The Solar Orbiter Science Activity Plan: Translating solar and heliospheric physics questions into action

I. Zouganelis, A. De Groof, A. P. Walsh, D. R. Williams, D. Müller, O. C. St Cyr, F. Auchère, D. Berghmans, A. Fludra, T. S. Horbury, R. A. Howard, S. Krucker, M. Maksimovic, C. J. Owen, J. Rodríguez-Pacheco, M. Romoli, S. K. Solanki, C. Watson, L. Sanchez, J. LefortP. Osuna, H. R. Gilbert, T. Nieves-Chinchilla, L. Abbo, O. Alexandrova, A. Anastasiadis, V. Andretta, E. Antonucci, T. Appourchaux, A. Aran, C. N. Arge, G. Aulanier, D. Baker, S. D. Bale, M. Battaglia, L. Bellot Rubio, A. Bemporad, M. Berthomier, K. Bocchialini, X. Bonnin, A. S. Brun, R. Bruno, E. Buchlin, J. Büchner, R. Bucik, F. Carcaboso, R. Carr, I. Carrasco-Blázquez, B. Cecconi, I. Cernuda Cangas, C. H.K. Chen, L. P. Chitta, T. Chust, K. Dalmasse, R. D'Amicis, V. Da Deppo, R. De Marco, S. Dolei, L. Dolla, T. Dudok De Wit, L. Van Driel-Gesztelyi, J. P. Eastwood, F. Espinosa Lara, L. Etesi, A. Fedorov, F. Félix-Redondo, S. Fineschi, B. Fleck, D. Fontaine, N. J. Fox, A. Gandorfer, V. Génot, M. K. Georgoulis, S. Gissot, A. Giunta, L. Gizon, R. Gómez-Herrero, C. Gontikakis, G. Graham, L. Green, T. Grundy, M. Haberreiter, L. K. Harra, D. M. Hassler, J. Hirzberger, G. C. Ho, G. Hurford, D. Innes, K. Issautier, A. W. James, N. Janitzek, M. Janvier, N. Jeffrey, J. Jenkins, Y. Khotyaintsev, K. L. Klein, E. P. Kontar, I. Kontogiannis, C. Krafft, V. Krasnoselskikh, M. Kretzschmar, N. Labrosse, A. Lagg, F. Landini, B. Lavraud, I. Leon, S. T. Lepri, G. R. Lewis, P. Liewer, J. Linker, S. Livi, D. M. Long, P. Louarn, O. Malandraki, S. Maloney, V. Martinez-Pillet, M. Martinovic, A. Masson, S. Matthews, L. Matteini, N. Meyer-Vernet, K. Moraitis, R. J. Morton, S. Musset, G. Nicolaou, A. Nindos, H. O'Brien, D. Orozco Suarez, M. Owens, M. Pancrazzi, A. Papaioannou, S. Parenti, E. Pariat, S. Patsourakos, D. Perrone, H. Peter, R. F. Pinto, C. Plainaki, D. Plettemeier, S. P. Plunkett, J. M. Raines, N. Raouafi, H. Reid, A. Retino, L. Rezeau, P. Rochus, L. Rodriguez, L. Rodriguez-Garcia, M. Roth, A. P. Rouillard, F. Sahraoui, C. Sasso, J. Schou, U. Schühle, L. Sorriso-Valvo, J. Soucek, D. Spadaro, M. Stangalini, D. Stansby, M. Steller, A. Strugarek, Štverák, R. Susino, D. Telloni, C. Terasa, L. Teriaca, S. Toledo-Redondo, J. C. Del Toro Iniesta, G. Tsiropoula, A. Tsounis, K. Tziotziou, F. Valentini, A. Vaivads, A. Vecchio, M. Velli, C. Verbeeck, A. Verdini, D. Verscharen, N. Vilmer, A. Vourlidas, R. Wicks, R. F. Wimmer-Schweingruber, T. Wiegelmann, P. R. Young, A. N. Zhukov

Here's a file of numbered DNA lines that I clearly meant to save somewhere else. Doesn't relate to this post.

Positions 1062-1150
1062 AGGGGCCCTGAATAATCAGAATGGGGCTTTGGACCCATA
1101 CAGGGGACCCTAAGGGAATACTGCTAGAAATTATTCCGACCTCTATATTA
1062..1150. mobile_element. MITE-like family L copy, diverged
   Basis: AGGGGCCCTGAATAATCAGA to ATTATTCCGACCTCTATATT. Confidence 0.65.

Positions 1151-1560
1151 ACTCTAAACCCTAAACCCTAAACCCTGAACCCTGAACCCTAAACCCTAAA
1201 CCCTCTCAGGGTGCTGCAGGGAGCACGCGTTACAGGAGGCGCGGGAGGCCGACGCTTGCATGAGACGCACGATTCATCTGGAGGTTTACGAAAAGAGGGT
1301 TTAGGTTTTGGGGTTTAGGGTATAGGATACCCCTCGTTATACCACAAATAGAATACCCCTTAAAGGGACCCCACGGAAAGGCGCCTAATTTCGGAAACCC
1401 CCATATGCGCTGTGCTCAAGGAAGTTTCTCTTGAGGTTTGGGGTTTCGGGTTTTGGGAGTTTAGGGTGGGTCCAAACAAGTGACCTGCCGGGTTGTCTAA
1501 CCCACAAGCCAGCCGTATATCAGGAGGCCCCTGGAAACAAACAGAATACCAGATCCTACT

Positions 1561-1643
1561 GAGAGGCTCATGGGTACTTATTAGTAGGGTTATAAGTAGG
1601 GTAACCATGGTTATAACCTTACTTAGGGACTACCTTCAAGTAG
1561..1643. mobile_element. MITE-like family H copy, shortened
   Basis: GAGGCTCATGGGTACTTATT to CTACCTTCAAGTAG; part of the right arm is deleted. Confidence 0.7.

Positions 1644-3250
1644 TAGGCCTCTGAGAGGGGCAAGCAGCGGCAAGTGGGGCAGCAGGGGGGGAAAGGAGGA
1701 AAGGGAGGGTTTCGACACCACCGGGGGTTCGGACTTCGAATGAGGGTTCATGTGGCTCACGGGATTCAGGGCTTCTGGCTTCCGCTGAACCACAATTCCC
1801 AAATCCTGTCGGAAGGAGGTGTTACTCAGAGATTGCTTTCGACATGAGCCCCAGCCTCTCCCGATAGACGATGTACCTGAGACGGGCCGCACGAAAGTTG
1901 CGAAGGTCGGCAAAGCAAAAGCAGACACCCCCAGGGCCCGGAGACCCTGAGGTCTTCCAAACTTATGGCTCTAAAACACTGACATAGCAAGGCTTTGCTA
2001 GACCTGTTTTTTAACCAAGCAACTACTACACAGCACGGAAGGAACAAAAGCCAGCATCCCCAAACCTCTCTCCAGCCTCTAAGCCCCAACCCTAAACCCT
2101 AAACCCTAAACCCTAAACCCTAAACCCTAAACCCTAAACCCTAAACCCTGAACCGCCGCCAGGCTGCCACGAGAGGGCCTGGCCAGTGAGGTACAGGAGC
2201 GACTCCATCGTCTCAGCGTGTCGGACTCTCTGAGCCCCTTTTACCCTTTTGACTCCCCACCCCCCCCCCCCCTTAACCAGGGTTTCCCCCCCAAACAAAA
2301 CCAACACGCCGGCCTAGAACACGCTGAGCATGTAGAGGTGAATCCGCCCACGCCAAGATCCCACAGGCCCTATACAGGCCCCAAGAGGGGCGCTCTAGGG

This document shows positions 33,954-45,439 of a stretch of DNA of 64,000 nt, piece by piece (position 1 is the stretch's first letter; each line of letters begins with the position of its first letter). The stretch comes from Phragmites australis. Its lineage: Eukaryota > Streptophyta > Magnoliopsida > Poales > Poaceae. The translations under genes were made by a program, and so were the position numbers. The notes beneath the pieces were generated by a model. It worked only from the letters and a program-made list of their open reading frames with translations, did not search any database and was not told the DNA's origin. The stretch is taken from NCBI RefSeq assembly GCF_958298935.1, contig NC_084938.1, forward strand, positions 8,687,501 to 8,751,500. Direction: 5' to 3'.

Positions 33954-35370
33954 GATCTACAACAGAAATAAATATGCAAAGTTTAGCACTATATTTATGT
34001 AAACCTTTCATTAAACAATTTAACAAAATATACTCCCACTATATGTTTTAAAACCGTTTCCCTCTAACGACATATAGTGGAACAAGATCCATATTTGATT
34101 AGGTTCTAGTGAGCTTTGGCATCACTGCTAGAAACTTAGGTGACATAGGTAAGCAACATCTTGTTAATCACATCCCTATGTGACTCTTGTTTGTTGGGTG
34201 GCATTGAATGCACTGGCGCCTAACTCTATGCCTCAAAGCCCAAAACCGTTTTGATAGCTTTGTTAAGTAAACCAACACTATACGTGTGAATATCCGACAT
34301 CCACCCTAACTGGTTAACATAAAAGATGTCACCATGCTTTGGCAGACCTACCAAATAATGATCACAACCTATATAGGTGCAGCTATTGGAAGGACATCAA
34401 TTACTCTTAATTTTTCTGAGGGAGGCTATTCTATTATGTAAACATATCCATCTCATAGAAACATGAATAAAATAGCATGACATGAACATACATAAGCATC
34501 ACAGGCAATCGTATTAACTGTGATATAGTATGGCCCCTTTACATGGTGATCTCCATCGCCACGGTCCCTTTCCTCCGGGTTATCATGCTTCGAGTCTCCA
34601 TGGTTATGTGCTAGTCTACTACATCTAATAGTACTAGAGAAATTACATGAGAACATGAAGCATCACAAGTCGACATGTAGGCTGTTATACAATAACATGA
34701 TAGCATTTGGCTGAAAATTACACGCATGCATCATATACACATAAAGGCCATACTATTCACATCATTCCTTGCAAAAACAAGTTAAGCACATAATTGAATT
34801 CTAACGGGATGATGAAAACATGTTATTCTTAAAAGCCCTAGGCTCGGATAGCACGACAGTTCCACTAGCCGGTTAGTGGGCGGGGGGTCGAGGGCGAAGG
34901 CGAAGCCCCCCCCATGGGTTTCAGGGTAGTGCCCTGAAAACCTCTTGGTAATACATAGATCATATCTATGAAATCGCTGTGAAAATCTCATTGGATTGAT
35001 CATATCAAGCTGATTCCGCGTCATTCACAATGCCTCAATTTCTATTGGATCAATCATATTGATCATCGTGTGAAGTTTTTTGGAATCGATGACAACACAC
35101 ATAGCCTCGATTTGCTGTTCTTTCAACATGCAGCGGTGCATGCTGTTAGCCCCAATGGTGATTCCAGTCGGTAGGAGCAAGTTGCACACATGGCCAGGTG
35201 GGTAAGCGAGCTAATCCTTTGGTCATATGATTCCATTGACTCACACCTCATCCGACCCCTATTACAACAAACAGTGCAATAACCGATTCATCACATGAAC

Research output: Contribution to journalArticlepeer-review


Solar Orbiter is the first space mission observing the solar plasma both in situ and remotely, from a close distance, in and out of the ecliptic. The ultimate goal is to understand how the Sun produces and controls the heliosphere, filling the Solar System and driving the planetary environments. With six remote-sensing and four in-situ instrument suites, the coordination and planning of the operations are essential to address the following four top-level science questions: (1) What drives the solar wind and where does the coronal magnetic field originate?; (2) How do solar transients drive heliospheric variability?; (3) How do solar eruptions produce energetic particle radiation that fills the heliosphere?; (4) How does the solar dynamo work and drive connections between the Sun and the heliosphere? Maximising the mission's science return requires considering the characteristics of each orbit, including the relative position of the spacecraft to Earth (affecting downlink rates), trajectory events (such as gravitational assist manoeuvres), and the phase of the solar activity cycle. Furthermore, since each orbit's science telemetry will be downloaded over the course of the following orbit, science operations must be planned at mission level, rather than at the level of individual orbits. It is important to explore the way in which those science questions are translated into an actual plan of observations that fits into the mission, thus ensuring that no opportunities are missed. First, the overarching goals are broken down into specific, answerable questions along with the required observations and the so-called Science Activity Plan (SAP) is developed to achieve this. The SAP groups objectives that require similar observations into Solar Orbiter Observing Plans, resulting in a strategic, top-level view of the optimal opportunities for science observations during the mission lifetime. This allows for all four mission goals to be addressed. In this paper, we introduce Solar Orbiter's SAP through a series of examples and the strategy being followed.

Original languageEnglish (US)
Article numberA3
JournalAstronomy and Astrophysics
StatePublished - Oct 1 2020


  • Methods: observational
  • Space vehicles: instruments
  • Sun: general

ASJC Scopus subject areas

  • Astronomy and Astrophysics
  • Space and Planetary Science


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